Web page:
I have 3 inductive proximity sensors with NPN-NO open collector:

enter image description here

The sensors are interfaced with PIC16F690 using pin RA0, RA1, and RA2, here is the circuit for Pin RA0, it is the same for Pin RA1 and RA2:

enter image description here

When the sensor is activated, the 10K pull-up resistor is grounded to read the required logic.


This interface works well for the sensors in Pin RA1 and RA2, however, when one of the sensors is interfaced with the Pin RA0 and when i switch the power ON the PIC won't start until i push an external MCLR push button. Even after that, if i switch the power OFF then ON again, the problem reappears again and it doesn't disappear until i make another external MCLR.

Notice that when the sensor in pin RA0 is removed from the circuitry, everything is normal, the PIC starts normally, no need for a MCLR, and the remaining sensors in pin RA1 and RA2 work also as expected.

What i tried so far:

  • I suspected a problem in my PIC16F690 program, so, i substituted the sensor on RA0 with a pushbutton, everything worked as expected, additionally, i suspected a problem in my PCB circuit, so i removed all the sensors and changed them with pushbutton switch to lighten 3 LEDs to be sure everything is okay with the program and the PCB. No problem here.

  • Before pushing the MCLR button, to know if the PIC is partially blocked or fully blocked, i changed the program to lighten up an LED when the sensors in RA0 is activated, so, i approached a metal plate from the concerned sensor, the LED get ON and when i remove the metal plate from the sensor (sensor not activated) the LED stay ON.

It seems the problem is specific only to the pin RA0 of the PIC16F690 and only when it is interfaced to an inductive proximity sensor, it works well when using a pushbutton.


XT is a Crystal Quartz 4Mhz with 22pF capacitors.

I disabled ADC,CCP, SPI, and Comparator.

From the datasheet of the PIC16F690, RA0 can be a:

general purpose I/O, ADC, analog comparator, ICSP data signal, ULPW analog input.

I need your help, please.


  • \$\begingroup\$ Which proximity sensors are you using? There can be subtle differences between different npn-output types. \$\endgroup\$
    – bitsmack
    Nov 6, 2015 at 7:27
  • \$\begingroup\$ This one: opencircuit.nl/Product/10878/… .And it works on the other pins,it just with the RA0 Pin, that really surprised me. \$\endgroup\$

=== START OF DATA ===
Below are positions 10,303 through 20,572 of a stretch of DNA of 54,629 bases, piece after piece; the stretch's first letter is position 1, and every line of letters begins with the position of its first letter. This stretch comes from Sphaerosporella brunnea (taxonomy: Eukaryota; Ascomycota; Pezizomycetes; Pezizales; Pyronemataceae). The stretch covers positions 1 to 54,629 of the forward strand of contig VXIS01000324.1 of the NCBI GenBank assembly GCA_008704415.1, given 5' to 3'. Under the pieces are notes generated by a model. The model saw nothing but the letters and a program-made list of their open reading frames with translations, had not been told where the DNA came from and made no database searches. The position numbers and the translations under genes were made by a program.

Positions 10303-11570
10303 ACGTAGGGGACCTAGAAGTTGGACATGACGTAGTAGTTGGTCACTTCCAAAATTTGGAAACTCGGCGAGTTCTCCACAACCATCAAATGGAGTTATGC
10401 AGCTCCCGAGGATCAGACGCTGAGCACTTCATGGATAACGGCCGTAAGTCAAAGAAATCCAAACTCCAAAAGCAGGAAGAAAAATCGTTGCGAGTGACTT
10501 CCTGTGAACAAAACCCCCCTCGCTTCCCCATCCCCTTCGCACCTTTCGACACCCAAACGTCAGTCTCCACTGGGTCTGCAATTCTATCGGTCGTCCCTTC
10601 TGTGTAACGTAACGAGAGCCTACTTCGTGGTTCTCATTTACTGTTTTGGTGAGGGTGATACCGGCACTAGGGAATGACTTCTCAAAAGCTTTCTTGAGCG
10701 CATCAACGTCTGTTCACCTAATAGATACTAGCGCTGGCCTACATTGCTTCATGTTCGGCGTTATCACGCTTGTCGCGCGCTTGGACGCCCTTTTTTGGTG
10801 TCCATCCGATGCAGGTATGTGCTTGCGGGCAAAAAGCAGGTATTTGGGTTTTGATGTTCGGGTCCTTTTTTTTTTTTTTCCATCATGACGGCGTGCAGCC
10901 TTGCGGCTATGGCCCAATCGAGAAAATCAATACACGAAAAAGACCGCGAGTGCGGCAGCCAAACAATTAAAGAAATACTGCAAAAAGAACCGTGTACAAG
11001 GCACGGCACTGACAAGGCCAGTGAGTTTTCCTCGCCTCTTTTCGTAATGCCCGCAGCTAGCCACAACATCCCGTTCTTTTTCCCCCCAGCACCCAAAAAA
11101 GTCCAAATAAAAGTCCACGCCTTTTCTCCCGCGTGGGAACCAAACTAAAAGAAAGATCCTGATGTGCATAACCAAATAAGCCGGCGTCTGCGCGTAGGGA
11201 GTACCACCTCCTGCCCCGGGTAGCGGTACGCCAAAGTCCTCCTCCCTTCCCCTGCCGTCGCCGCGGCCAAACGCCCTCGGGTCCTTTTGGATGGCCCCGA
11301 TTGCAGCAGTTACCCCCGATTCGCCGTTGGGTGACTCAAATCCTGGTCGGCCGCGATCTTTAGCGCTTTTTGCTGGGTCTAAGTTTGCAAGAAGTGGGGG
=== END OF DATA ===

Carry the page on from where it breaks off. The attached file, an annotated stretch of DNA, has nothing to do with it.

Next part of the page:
– Vander_kw
    Nov 6, 2015 at 10:44
  • \$\begingroup\$ The only thing I see different about RA0 (vs RA1 or RA2) is the "Ultra Low-Power Wake-Up" (ULPWU) feature. The ULPWU is disabled by default, but perhaps it is worth explicitly clearing the PCON.ULPWUE bit upon initialization. AN897 says "RA0 cannot be read as a digital pin when ULPWU is enabled." Maybe there's something else weird with that functionality? \$\endgroup\$
    – bitsmack
    Nov 6, 2015 at 18:51
  • \$\begingroup\$ I tried that today, i disabled the ULPWU bit by explicitly changing the ULPWU bit in the PCON register, i got the same results unfortunately. \$\endgroup\$
    – Vander_kw
    Nov 7, 2015 at 22:27
  • \$\begingroup\$ is a sensor problem(A lot of sensor generate pwm signal inside, first step activate sensor output but later maybe trigerred without any conditions). you will be see more noise or invalid signal on output. Change sensor(buy from global manufacturer). Some pins got low level triger voltage(or damaged). \$\endgroup\$
    – dsgdfg
    Dec 2, 2015 at 12:04

1 Answer 1


I get nervous when I see 5 V logic mixed up with 24 V supply but you seem to have got away without smoke. Putting together your bits of circuitry I think you might have this:


simulate this circuit – Schematic created using CircuitLab

It's possible that the collector base junction is forward biased and has a low enough resistance to ground to pull RA0 low while the prox switch driver circuit powers up. You could test this fairly easily by disconnecting the 24 V, powering up and measuring the voltage on the black wire (with the pull-up connected).

The danger with your setup is that

  1. the switch could have an internal pull-up which, when Q1 is off, would pull RA0 to +24 V. (It didn't, so it doesn't.)
  2. If the blue wire is disconnected you could get enough current leaking from the 24 V through the electronics and through the base-collector junction. This would pull RA0 above +5 V.

Either of the above scenarios would smoke your PIC. Better to use an opto-isolator. Kimliv asked a question about the same switch a year ago. You may find some help there.


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